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Allogeneic hematopoietic cell transplantation for diffuse large B cell lymphoma: who, when and how?

E Klyuchnikov, U Bacher, T Kroll, T C Shea, H M Lazarus, C Bredeson, T S Fenske
Bone Marrow Transplantation 2014, 49 (1): 1-7
23708703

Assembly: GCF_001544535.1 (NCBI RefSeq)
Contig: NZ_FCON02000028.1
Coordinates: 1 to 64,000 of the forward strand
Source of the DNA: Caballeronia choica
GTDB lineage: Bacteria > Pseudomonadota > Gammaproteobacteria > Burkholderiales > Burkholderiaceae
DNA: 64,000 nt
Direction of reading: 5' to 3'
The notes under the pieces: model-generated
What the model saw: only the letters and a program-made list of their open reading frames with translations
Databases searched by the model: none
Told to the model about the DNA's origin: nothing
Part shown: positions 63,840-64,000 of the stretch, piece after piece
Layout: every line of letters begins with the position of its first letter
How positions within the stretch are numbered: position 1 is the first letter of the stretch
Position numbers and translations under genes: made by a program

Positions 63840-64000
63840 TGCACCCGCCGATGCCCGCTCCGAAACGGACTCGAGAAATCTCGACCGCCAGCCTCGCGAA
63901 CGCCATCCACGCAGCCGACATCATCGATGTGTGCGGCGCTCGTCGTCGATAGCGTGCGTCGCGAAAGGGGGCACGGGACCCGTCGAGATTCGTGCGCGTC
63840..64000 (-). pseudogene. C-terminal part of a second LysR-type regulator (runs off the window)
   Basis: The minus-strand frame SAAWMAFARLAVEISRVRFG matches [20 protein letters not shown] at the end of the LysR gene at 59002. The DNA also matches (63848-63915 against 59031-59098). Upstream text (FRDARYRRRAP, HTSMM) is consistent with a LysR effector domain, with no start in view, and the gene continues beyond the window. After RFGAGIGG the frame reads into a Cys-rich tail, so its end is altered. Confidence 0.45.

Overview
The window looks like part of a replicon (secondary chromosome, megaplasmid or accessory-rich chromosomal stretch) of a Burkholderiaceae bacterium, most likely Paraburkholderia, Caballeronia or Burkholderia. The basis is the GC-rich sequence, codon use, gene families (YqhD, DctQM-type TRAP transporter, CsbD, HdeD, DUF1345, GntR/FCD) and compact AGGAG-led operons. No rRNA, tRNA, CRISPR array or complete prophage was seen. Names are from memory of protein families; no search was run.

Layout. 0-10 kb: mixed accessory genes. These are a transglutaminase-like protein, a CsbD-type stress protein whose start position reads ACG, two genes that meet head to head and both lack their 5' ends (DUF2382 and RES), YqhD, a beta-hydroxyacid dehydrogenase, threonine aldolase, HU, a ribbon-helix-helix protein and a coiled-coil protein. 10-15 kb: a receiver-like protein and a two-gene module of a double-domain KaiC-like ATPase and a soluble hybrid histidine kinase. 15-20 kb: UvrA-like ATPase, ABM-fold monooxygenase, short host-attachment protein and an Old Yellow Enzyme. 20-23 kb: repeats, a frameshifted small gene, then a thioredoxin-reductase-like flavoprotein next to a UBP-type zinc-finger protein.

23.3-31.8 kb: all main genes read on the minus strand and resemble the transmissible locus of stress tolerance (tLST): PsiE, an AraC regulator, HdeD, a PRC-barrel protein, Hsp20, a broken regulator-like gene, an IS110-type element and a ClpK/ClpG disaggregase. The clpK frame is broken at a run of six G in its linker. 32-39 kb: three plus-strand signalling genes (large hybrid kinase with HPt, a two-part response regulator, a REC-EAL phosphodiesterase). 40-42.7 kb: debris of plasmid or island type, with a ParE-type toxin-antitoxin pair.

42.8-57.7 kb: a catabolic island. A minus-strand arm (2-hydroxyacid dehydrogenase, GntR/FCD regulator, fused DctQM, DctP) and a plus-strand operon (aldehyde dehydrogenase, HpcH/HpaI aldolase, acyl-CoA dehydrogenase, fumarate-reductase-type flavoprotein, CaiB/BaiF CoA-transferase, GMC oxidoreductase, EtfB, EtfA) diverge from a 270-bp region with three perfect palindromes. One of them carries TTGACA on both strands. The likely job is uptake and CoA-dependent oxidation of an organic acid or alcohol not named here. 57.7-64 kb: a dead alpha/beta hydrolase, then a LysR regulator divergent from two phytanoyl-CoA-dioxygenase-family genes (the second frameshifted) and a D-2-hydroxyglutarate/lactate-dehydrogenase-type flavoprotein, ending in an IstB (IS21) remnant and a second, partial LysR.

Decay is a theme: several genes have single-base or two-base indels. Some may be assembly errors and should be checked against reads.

Despite overall improvements in outcomes of patients with diffuse large B cell lymphoma (DLBCL), ∼30-40% of patients develop relapsed or refractory disease. For patients with chemo refractory disease, or recurrent disease following autologous hematopoietic SCT (auto-HCT), the prognosis is poor, with no consensus on the optimal therapy. Currently, owing to the graft vs lymphoma effect, hematopoietic allogeneic hematopoietic cell transplantation (allo-HCT) is the only potentially curative option for such patients. In addition, many patients who are considered today for auto-HCT actually have a low likelihood of benefit. For example, a patient with prior rituximab exposure who relapses within 1 year of diagnosis and has a second-line age-adjusted International Prognosis Index of 2 or 3 at relapse has a <25% chance of being cured by auto-HCT. It is possible that such patients may be better served with an allo-HCT. Unfortunately, in many cases, allo-HCT applicability is limited by patient age, comorbidities, performance status and treatment-related toxicities. Recent attempts to improve the efficacy of auto-HCT, such as incorporating radio-immunotherapy into the conditioning regimen, have not resulted in improved outcomes. However, incorporation of novel agents such as anti-programmed death-1 antibodies as maintenance therapy after auto-HCT show promise. Allo-HCT in relapsed/refractory DLBCL patients can result in a 30-40% PFS rate at 3 years, in part due to a graft vs DLBCL effect. While reduced-intensity/non-myeloablative conditioning is increasingly being used, certain patients may benefit from myeloablative conditioning. We present an algorithm intended to discriminate which relapsed and refractory DLBCL patients are most likely to benefit from auto-HCT vs allo-HCT. New approaches, using novel agents that target the molecular heterogeneity in DLBCL, will be an essential component of moving the field forward. Lastly, we propose a prospective registry-based study as the only feasible mechanism to define the optimal position of allo-HCT in the overall treatment strategy for DLBCL. It is hoped that this review will promote the development of prospective multicenter efforts to determine whether such patients do, in fact, benefit from earlier and/or more effective implementation of allo-HCT.

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